Movie Review | First Position
The last dance film I saw was Pina, which was a bit too “artsy” for me, though the 3D in it was great. First Position is completely different from that type of movie, as it follow six ballet students as they vie for a spot in the finals of the Youth America Grand Prix competition. The film was a lot better than I thought it was going to be, and I would recommend it to anyone, even if you are not interested in movies about dance, as the movie was really about these kids and the sacrifices they make every day so they can pursue their passion.
The six dancers that the film follows are from all over the world. Aran lives in Italy with his parents, and he is American but his dad Rebecca, from the U.S., is the oldest student that the documentary focuses on, and her goal in the YAGP is to be offered a job contract with one of the ballet companies. Michaela, originally from Sierra Leone, was adopted by American parents after her own parents were murdered by the regime there, and she feels lucky to be alive and able to dance. Finally, Joan Sebastian is living in New York City and taking dance lessons, but it is hard for him because he is from Colombia and has had to leave his mother, father, and brother there while he tries to accomplish his dreams.is in the Navy, so they move around a lot. He commutes two hours to Milan with his mother so that he can take dance lessons. He also has a friend, Gaya, from Israel, who is an intense little girl who loves ballet and is competing in the YAGP (Youth America Grand Prix) as well. The Fogarty children, Miko and her brother Jules, or J.J., both are ballet students, but Miko is a lot more serious about it than Jules, who provides some comic relief throughout the movie.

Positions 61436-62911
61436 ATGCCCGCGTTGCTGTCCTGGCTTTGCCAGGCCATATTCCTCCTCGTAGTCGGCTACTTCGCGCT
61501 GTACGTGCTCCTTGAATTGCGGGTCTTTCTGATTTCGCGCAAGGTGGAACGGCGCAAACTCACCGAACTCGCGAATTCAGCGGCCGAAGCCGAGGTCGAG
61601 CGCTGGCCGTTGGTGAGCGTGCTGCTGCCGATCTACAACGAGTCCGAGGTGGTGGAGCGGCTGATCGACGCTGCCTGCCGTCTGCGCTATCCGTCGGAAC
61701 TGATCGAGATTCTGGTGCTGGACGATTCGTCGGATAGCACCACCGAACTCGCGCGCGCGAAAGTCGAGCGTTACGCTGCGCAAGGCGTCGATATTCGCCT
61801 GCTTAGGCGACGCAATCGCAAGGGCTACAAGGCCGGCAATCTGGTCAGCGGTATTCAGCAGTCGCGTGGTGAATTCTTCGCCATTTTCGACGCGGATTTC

The dancing in this movie was phenomenal, and I really liked how they chose only six students to focus on; if they had tried to do ten or more, for example, the film probably would have felt too “stuffed,” and we only would have been able to see short clips of each of the dancers. I did wonder how they chose the students, because (spoiler!) they all do well in the YAGP, but the director of the movie has said that she didn’t know that they would all do so well when she originally chose which students she wanted to feature in the documentary.
Yes, definitely see this movie. Even if you are not a huge dance fan, the movie really is more about the perseverance that these kids (and their families) go through just to make it this far in their careers. Miko and her brother Jules are homeschooled so that they can have more time for dance, and other kids, like Aran and Joan, in a way, commute long distances just to have access to top-notch dance instructors. In one scene, it’s mentioned how these kids kind of lose their childhood because of all the time they spend dancing, but as Miko says, “I feel like I’ve had just the right amount of childhood and just the right amount of dance.”
First Position is currently in theaters, and is Not Rated, with a runtime of 90 minutes.
Rating: 4 stars out of 5